BackgroundResearch shows that individuals suffering from borderline personality disorder are economically disadvantaged, but longitudinal data is lacking.
AimThis study examined the income of borderline personality disorder (BPD) patients and axis II comparison subjects over 10years of follow-up and assessed predictors of income among BPD patients.
MethodData on income was obtained for 264 BPD patients and 63 axis II comparison subjects at 6-year follow-up and for surviving patients at five follow-up waves. Baseline and time-varying predictors of income were assessed using information from interviews and self-report measures.
ResultsRegardless of diagnosis, a greater proportion of people shifted into the higher income groups over time. Being in a higher income group was more likely to happen and happened more rapidly for axis II comparison subjects than for BPD patients. Results regarding the BPD patients indicated that childhood emotional, verbal and/or physical abuse were associated with a greater likelihood of being in a lower income group, whereas years of education and a higher IQ were associated with a greater likelihood of being in a higher income group.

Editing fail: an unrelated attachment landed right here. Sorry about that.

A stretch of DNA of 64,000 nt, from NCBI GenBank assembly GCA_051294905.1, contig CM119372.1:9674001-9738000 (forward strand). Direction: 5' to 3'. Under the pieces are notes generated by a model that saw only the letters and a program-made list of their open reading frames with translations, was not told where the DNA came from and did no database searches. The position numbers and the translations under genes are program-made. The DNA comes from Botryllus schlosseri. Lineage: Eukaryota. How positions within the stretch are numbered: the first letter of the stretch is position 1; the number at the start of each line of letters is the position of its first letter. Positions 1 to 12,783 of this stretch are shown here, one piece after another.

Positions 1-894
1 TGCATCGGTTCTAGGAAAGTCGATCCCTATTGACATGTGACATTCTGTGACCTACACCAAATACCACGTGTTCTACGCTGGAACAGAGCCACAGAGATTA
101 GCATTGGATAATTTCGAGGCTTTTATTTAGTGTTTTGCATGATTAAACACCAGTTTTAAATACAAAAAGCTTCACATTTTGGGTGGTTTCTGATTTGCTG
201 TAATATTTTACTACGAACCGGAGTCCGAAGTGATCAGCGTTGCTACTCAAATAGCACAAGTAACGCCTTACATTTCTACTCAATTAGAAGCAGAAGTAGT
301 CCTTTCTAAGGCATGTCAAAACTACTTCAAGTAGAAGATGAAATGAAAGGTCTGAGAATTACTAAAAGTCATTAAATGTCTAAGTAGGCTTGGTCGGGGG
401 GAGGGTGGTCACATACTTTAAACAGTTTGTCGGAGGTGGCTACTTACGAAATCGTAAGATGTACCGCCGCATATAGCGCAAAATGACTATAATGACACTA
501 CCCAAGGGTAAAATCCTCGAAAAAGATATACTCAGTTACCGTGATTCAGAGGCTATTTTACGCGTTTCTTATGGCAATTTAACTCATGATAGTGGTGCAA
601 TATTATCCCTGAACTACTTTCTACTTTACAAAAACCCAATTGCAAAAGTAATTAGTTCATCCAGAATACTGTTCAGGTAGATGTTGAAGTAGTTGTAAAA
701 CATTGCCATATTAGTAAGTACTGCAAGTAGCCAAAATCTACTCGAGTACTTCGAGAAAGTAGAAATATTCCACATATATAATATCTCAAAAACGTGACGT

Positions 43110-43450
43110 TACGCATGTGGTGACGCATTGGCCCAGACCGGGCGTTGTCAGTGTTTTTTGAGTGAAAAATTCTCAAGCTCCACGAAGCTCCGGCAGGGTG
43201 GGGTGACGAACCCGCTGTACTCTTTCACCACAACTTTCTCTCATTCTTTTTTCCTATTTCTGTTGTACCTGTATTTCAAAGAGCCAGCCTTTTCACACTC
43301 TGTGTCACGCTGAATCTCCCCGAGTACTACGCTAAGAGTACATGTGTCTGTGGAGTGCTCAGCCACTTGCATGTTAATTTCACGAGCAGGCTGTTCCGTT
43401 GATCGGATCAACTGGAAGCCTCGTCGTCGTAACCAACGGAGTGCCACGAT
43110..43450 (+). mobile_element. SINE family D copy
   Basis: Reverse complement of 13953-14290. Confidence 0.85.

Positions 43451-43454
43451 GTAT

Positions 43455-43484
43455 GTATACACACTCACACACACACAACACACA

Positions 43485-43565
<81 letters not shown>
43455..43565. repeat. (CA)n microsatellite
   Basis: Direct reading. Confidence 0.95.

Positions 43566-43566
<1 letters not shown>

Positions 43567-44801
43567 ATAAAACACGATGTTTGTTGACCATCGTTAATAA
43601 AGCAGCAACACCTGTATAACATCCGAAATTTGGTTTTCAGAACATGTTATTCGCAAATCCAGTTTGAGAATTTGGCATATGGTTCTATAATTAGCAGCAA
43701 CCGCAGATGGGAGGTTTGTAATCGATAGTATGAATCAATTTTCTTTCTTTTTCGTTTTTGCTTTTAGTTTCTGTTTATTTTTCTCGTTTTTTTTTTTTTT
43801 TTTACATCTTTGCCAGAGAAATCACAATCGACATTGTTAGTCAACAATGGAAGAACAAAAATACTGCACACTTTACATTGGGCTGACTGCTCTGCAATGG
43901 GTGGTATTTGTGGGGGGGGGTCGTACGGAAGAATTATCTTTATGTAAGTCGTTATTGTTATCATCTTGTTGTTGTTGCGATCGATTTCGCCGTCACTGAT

ConclusionBorderline personality disorder (BPD) patients show enduring lowered economic functioning. Their economic functioning seems to be negatively affected by childhood emotional, verbal and/or physical abuse but positively affected by years of education and IQ. Copyright (c) 2016 John Wiley & Sons, Ltd.
- II COMPARISON SUBJECTS
- IV PERSONALITY-DISORDERS
- 10-YEAR COURSE